Understanding Gauge

A good knitting pattern specifies the gauge that is required to attain the desired size or fit of the garment. For example, it may read something like, "Gauge: 20 stitches and 30 rows to 4 inches over stockinette stitch on size 7 (4.5mm) needles." In order for you to create the sweater or hat so that it comes out in the same measurements that the pattern specifies and so that it fits properly, you must be sure that you are knitting to that same gauge. Although your yarn label should indicate what size needle to use with the yarn and what the desired gauge is, you should use that recommendation only as a guide, as tension varies from knitter to knitter.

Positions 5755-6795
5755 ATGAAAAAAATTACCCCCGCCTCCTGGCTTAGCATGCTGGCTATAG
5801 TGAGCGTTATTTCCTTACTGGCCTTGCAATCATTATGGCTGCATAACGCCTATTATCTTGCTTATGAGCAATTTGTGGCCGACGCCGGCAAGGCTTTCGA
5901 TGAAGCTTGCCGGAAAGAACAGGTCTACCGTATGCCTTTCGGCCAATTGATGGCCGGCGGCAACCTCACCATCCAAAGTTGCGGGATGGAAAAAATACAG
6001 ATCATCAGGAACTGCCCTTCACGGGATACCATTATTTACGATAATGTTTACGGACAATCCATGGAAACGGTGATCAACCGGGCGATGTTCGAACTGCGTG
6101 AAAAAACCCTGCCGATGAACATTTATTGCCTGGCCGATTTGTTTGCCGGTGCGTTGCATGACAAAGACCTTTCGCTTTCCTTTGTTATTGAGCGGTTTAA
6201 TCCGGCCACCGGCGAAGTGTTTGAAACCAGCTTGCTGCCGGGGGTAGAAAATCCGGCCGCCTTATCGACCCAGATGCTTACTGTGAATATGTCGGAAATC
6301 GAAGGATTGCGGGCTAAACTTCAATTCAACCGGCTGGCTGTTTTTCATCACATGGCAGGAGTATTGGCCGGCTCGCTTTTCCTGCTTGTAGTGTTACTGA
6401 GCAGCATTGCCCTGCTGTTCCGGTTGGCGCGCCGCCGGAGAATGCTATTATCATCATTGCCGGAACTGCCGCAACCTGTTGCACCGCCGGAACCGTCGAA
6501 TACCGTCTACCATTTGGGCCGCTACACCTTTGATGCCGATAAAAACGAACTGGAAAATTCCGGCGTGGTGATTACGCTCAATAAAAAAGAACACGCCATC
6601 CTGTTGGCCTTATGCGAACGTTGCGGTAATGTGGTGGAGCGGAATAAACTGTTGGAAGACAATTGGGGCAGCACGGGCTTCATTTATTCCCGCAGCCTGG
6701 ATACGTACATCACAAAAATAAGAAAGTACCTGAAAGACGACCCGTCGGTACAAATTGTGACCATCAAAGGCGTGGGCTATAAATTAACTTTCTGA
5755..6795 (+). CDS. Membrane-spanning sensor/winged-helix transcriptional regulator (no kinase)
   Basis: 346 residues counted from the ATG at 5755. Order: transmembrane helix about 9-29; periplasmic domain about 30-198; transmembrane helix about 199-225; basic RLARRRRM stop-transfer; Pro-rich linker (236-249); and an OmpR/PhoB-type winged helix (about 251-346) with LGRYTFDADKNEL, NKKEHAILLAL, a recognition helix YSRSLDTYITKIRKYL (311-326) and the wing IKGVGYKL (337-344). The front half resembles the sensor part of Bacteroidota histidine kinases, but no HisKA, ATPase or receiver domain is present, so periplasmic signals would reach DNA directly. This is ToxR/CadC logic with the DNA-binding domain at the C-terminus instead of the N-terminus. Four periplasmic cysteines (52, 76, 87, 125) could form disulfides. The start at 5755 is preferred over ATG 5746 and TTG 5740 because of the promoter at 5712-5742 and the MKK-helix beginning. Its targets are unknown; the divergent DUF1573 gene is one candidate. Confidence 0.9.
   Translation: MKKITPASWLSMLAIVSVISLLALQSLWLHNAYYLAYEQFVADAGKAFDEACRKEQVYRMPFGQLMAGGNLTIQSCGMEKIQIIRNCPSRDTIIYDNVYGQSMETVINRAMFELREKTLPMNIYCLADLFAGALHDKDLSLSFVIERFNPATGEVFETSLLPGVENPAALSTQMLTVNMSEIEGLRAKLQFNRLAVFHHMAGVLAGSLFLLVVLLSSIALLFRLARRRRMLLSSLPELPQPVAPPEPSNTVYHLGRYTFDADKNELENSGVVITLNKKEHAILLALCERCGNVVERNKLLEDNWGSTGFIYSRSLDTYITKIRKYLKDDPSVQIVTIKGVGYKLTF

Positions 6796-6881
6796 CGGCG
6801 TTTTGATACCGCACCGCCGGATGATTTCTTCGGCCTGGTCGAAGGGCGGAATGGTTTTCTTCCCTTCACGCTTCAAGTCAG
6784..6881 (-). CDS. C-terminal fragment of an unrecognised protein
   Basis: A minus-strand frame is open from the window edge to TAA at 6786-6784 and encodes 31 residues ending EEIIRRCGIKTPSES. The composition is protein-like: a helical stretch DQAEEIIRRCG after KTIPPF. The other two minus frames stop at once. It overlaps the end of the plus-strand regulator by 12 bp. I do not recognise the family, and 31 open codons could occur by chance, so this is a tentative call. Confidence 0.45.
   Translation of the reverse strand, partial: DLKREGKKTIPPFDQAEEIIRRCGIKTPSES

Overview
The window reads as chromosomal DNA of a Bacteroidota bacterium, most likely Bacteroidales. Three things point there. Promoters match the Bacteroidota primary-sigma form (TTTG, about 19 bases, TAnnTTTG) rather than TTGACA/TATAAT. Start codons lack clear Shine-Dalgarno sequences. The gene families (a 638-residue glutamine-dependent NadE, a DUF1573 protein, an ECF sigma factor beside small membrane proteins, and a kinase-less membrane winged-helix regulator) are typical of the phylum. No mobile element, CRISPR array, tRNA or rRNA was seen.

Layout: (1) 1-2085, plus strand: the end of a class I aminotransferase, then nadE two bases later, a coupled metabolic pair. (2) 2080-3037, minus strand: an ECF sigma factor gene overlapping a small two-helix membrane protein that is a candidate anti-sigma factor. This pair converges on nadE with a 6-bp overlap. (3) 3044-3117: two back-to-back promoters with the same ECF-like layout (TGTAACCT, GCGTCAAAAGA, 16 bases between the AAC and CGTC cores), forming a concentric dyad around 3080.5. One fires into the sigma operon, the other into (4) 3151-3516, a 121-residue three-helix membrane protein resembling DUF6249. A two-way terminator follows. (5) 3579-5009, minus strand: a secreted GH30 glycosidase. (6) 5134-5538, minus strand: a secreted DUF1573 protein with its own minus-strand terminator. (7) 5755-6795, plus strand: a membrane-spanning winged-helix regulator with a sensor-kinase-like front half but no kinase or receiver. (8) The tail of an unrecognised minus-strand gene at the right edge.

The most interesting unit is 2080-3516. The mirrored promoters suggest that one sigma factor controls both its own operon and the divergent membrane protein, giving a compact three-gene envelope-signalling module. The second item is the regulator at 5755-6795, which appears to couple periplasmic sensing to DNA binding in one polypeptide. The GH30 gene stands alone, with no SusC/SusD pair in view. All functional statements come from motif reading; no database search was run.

These three swatches were all made using 20 stitches and 30 rows, but with different yarns and different needle sizes. You can see how varied the sizes of the final results are. That is why it is so important to use the same gauge that the pattern calls for—with the yarn that you have chosen for the project. Even a slight discrepancy can have a tremendous effect. A 1-stitch-per-inch difference in gauge, over a large number of stitches, can result in a final size that is several inches smaller or larger than desired.

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